John Calipari was not a fountain of optimism during an appearance at the Lexington Rotary Club on Thursday.
For perhaps the first time publicly, the Kentucky coach spoke of the possibility of freshman forward Jarred Vanderbilt not playing this season. Vanderbilt has been sidelined since the preseason because of a foot injury.
The initial prognosis for his return was January. Later in the preseason, Calipari suggested Vanderbilt might return sooner than expected because he had progressed to the point of his rehabilitation and return being on a timetable.
“He’s not practicing yet … ,” Calipari told the Rotarians. “I don’t know. But I don’t push. If he doesn’t play all year, he doesn’t play all year. He’s got to do what he feels he can do. …
“You put a kid out there and he’s hurt, you’re basically hurting his career. If he’s ready to go, we’re ready to play him. But I’ll leave that up to him.”
When asked at an afternoon news conference for an update on Vanderbilt, Calipari said the player was only doing individual workouts.
“We’ll let it play out,” Calipari said. The UK coach acknowledged that there’s not a definitive answer on when — or if — Vanderbilt can play this season.
“If he tells me it’s good for him to play, then he will play,” Calipari said.
Besides recovering from the injury, Vanderbilt has the additional obstacle of getting back into playing shape, Calipari said. When Vanderbilt has participated in informal shooting before home games, he has taken shots while standing still. He moved carefully and slowly to retrieve rebounds.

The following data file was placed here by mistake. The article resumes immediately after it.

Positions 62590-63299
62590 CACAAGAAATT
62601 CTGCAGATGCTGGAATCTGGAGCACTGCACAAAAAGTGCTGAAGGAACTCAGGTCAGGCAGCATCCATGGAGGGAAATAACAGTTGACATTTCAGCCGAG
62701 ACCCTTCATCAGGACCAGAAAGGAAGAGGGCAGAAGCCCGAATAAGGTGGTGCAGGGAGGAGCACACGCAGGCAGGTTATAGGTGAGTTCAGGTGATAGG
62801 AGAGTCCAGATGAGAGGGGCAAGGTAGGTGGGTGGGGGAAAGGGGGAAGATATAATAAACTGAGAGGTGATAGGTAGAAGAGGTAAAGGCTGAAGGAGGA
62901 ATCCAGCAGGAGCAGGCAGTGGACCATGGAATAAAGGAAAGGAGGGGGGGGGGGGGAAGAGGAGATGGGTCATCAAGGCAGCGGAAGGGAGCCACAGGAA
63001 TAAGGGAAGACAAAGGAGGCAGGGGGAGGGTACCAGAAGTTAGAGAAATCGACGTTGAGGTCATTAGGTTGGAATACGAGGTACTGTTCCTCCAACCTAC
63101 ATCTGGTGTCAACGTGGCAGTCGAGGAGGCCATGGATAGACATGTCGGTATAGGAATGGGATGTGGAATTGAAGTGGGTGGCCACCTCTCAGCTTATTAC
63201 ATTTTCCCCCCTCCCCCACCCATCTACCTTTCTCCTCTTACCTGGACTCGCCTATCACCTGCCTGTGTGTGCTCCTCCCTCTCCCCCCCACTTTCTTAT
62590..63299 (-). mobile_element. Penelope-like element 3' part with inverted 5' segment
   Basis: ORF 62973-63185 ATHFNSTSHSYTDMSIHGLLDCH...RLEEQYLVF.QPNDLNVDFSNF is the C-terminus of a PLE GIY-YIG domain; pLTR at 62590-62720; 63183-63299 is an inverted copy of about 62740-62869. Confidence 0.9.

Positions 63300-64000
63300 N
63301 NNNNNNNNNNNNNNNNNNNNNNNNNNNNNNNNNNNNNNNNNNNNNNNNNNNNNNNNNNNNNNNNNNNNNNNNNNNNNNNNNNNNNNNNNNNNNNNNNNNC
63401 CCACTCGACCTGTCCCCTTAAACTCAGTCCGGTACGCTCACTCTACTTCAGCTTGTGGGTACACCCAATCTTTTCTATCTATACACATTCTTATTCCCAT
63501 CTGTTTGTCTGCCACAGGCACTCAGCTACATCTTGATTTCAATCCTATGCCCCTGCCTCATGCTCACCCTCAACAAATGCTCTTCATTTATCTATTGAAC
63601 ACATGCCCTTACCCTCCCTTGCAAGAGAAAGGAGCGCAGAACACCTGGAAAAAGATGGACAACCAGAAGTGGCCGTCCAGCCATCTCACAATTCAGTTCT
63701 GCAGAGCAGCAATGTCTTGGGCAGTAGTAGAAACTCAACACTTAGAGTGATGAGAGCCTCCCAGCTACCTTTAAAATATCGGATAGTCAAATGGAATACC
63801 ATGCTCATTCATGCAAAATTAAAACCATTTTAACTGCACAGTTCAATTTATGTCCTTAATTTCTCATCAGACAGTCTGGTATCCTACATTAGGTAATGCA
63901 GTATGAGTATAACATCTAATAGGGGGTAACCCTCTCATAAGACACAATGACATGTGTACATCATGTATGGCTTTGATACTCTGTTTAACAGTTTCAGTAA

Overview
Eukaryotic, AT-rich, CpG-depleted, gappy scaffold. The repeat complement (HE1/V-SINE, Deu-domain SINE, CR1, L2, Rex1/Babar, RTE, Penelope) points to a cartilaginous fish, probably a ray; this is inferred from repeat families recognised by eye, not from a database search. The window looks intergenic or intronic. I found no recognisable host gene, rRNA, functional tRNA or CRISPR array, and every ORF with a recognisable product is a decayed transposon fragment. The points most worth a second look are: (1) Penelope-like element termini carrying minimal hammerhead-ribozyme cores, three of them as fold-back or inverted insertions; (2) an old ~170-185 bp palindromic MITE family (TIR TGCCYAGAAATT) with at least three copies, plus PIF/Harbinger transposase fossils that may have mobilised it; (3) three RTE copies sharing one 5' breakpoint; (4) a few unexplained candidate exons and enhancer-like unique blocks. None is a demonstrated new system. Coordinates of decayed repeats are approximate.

The 30-plus minute question-and-answer session at the Rotary Club included the inevitable: Will Kentucky win the national championship?
“Well, I don’t know,” Calipari said. “I’m trying to stay in the moment, and keep these kids in the moment. And I’m trying real hard.”
Instead of thinking of victory parades next April, Calipari said he’s trying to concentrate on having fun and avoiding frustration.
“I need to have a ball with this this year because they’re the youngest team I’ve ever coached,” he said. “I can’t get frustrated because if I get frustrated, they will. So I have to really figure out how to have fun.”
Kentucky’s season took a metaphorical turn this week. After having played seven games in a 17-day span, UK has practiced more this week without the concern of a mid-week game. Calipari said he has experimented more this week on both offense and defense.
“We still turn the ball over too much,” he said. “We don’t rebound as well as we really should. So we zeroed in on that some.”
UK players spoke of practice being different in a week with no immediate game ahead. After beating Illinois-Chicago on Sunday, the Cats will not play again until Saturday afternoon against Harvard.
PJ Washington said that practices this week had not varied from the season-long concentration on defense and rebounding.
“I feel if we get good on defense, there’s not a lot of teams that can beat us,” he said.
UK has added plays to use against zone or man-to-man defenses, Washington said.
Absent the need to prepare for an upcoming game led to more spirited practices, UK players said.
“It’s more high intensity,” Brad Calipari said. “There’s more body-to-body contact on these days when we don’t have a game.”
Harvard at Kentucky
3:30 p.m. (ESPN)